Minnesota Don't Ask/Don't Tell

Discussion in 'Laws, Legislation & Emissions' started by bamabikeguy, Mar 28, 2007.

  1. bamabikeguy

    bamabikeguy Active Member

    This popped up on my Google alerts- but we all know how I feel about it.....

    Q: Can a resident of Minnesota who has had their driver's privileges revolked legally operate an electric bicycle? If so, what are the requirements? The two cities they would be operated in are Hopkins and Minnetonka. Do they have any restrictions for these bicycles? Thank you.

    Minnetonka, MN


    The two cities will have to be contacted and asked independently by you. However, a partner of mine recently answered this same question for someone. Here was his response (so you can see what the law says and why).

    The answer is truly dependent on where your "electric bicycle" fits in the law, so we will have to determine which of the following definitions fits. Statue 171.01 sb 40 "motorcycle means every motor vehicle having a seat or saddle for the use of the rider and designed to travel on not more than three wheels in contact with the ground, including motor scooters and bicycles with motor attached, but excluding tractors and motorized bicycles." Because of the nature of your question I am pretty sure you are not talking about a motorcycle.

    Subdivision 41 states a "motorized bicycle means a bicycle that is propelled by an electric or a liquid fuel motor of a piston displacement capacity of 50 cubic centimeters or less, and a maximum of two brake horsepower, which is capable of a maximum speed of not more than 30 miles per hour on a flat surface with not more than one percent grade in any direction when the motor is engaged.

    Motorized bicycle includes an electric-assisted bicycle as defined in section 169.01 sb 4b." Now according to 169.01 sb 4b "electric-assisted bicycle means a motor vehicle with two or three wheels that: (1) has a saddle and fully operable pedals for human propulsion; (2) meets the requirements of federal motor vehicle safety standards in CFR 49 section 571.01; and (3) has an electric motor that (i) has a power output of not more than 1,000 watts, (ii) is incapable of propelling the vehicle at a speed of more than 20 mph, (iii) is incapable of further increasing the speed of the device when human power alone is used to propped the vehicle at a speed of more than 20 mph, and (iv) disengages or ceases to function when the vehicle's brakes are applied." I am guessing that this is the type of "electric bicycle" you are talking about.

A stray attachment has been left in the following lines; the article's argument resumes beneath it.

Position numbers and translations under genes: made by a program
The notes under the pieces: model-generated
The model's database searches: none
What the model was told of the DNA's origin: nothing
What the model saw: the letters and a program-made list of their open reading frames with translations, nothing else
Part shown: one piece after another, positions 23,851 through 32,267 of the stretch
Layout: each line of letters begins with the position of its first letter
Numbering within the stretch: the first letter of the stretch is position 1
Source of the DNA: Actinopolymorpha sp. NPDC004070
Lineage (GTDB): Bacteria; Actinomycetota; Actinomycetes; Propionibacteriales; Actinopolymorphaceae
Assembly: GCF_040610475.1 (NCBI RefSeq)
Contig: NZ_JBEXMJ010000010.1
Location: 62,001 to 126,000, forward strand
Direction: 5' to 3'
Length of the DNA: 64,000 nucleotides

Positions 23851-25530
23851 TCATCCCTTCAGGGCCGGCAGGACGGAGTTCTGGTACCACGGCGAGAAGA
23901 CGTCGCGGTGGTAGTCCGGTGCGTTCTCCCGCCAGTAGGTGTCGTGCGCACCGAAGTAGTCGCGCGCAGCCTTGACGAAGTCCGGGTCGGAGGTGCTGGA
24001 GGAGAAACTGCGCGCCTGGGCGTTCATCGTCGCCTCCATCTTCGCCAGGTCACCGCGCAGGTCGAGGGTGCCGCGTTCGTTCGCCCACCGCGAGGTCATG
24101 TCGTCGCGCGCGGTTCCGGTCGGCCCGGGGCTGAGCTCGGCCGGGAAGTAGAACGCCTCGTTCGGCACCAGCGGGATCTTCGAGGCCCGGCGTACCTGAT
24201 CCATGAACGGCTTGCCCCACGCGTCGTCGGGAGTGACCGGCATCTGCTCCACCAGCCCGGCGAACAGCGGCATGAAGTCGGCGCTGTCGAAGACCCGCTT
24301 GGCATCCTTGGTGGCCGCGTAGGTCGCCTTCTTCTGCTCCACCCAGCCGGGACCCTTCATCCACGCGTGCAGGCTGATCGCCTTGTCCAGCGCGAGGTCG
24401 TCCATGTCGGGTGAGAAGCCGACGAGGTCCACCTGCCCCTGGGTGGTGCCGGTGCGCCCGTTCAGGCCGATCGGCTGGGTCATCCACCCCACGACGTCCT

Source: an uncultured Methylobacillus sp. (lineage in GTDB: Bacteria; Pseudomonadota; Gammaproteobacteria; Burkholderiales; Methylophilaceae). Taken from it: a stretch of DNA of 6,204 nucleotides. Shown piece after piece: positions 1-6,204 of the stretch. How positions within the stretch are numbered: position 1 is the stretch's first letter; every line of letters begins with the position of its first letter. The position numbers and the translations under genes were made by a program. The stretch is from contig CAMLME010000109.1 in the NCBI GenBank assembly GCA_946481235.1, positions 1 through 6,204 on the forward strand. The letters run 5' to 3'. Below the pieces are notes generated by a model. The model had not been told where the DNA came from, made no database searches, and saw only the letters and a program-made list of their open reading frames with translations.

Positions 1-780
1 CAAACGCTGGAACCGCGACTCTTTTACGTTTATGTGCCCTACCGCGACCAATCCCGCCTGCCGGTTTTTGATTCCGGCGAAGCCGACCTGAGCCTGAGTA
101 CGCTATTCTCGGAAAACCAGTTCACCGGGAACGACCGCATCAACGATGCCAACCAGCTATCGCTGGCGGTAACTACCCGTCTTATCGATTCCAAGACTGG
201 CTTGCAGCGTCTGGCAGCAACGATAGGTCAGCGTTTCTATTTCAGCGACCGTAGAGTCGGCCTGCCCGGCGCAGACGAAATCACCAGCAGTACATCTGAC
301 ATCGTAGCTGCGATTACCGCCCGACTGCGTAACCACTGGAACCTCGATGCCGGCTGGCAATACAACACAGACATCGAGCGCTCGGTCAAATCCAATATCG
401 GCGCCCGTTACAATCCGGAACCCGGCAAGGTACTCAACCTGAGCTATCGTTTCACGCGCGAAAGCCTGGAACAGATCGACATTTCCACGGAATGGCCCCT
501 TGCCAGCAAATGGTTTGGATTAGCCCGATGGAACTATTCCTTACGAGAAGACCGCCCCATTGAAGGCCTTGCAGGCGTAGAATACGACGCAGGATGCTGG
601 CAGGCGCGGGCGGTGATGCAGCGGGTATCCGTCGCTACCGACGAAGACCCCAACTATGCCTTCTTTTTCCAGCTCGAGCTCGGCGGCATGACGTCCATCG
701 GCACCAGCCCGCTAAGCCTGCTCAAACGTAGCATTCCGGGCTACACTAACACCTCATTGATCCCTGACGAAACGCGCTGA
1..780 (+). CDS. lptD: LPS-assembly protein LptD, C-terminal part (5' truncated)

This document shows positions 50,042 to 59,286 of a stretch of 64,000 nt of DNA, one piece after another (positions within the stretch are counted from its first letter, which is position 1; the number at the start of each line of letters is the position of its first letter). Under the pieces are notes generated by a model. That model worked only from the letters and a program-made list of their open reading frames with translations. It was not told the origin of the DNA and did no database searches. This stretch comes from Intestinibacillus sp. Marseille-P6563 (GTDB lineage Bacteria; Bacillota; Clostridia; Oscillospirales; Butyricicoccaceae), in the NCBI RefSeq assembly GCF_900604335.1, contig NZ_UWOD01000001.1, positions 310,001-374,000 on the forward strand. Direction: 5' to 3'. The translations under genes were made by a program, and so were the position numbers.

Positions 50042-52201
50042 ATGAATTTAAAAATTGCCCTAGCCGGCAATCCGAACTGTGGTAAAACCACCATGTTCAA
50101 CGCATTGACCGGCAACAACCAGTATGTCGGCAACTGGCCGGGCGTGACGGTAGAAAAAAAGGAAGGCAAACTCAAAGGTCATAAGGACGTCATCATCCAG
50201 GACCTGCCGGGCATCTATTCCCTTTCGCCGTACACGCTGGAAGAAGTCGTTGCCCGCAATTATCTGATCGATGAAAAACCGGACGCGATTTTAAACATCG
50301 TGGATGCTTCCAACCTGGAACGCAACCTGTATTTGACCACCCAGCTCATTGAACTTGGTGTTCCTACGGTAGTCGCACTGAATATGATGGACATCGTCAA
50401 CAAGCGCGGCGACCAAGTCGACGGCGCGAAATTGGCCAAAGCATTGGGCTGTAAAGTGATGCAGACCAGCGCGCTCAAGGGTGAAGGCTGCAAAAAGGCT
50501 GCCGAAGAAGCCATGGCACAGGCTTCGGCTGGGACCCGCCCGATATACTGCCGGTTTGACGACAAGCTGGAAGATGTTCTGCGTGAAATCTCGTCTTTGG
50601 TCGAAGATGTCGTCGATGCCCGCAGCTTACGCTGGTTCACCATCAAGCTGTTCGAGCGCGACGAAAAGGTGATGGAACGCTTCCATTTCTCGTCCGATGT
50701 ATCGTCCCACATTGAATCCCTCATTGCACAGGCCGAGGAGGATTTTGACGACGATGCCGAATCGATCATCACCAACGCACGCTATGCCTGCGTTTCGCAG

With that in mind we go to statute 171.02 sb 3 which in part states, "A motorized bicycle may not be operated on any public roadway by any person who does not possess a valid driver's license, unless the person has obtained a motorized bicycle operator's permit or motorized bicycle instruction permit from the commissioner of public safety."
    So, no...... a person whose driver privileges have been revoked may not operate an electric bicycle.

    Sgt. Curt S. Mowers
    Public Information Office
    MN State Patrol
    Last edited by a moderator: Dec 15, 2015

  2. Hive

    Hive Guest

    Thanks for clarifications

    Appreciate the time you took, Sgt. Mowers, to put this information up.

    I honestly tried to find the statutes on-line and got as far as the definition of motorized "bike." After that, I eventually turned to drink. There has got to be better way... but you solved the research problem.

    Interesting side light: We had one of our local dodgers who had one too many and kept crashing his pedal bike and was apprehended on third crash. Apparently, the thoughtful officers trunked the bike and took the dude home, which I thought was a a nice thing to do and a touch of the "old days." Apparently they dispensed with a citation for whatever.

    Appreciate the information. l pedal in Winona, 'cept when going up my hill.
  3. bamabikeguy

    bamabikeguy Active Member

    "Scooters" belong in the streets.....

    from Mankato, MN



    Attached Files:

    • lg.jpg
      File size:
      27.1 KB
    Last edited by a moderator: Dec 15, 2015
  4. gone_fishin

    gone_fishin Guest

    it can't last...the kids (of all ages) will ruin it...besides, it's (the scooter thingy) certainly not any kind of universal solution.

    oops...the above is my opinion only.
  5. spunout

    spunout Member

    they outlawed (or aggresively restricted) those in colorado, just a few short months after their arrival. kids were getting squished.

    "Colorado State Law prohibits motorized scooters/motorized skateboards from being operated on public roads or on public sidewalks.

    Unless the skateboard has a seat, a motorized skateboard is defined as a "skate or similar device." If the skateboard has a seat it is defined as a motorized bicycle."
    Last edited: Oct 2, 2007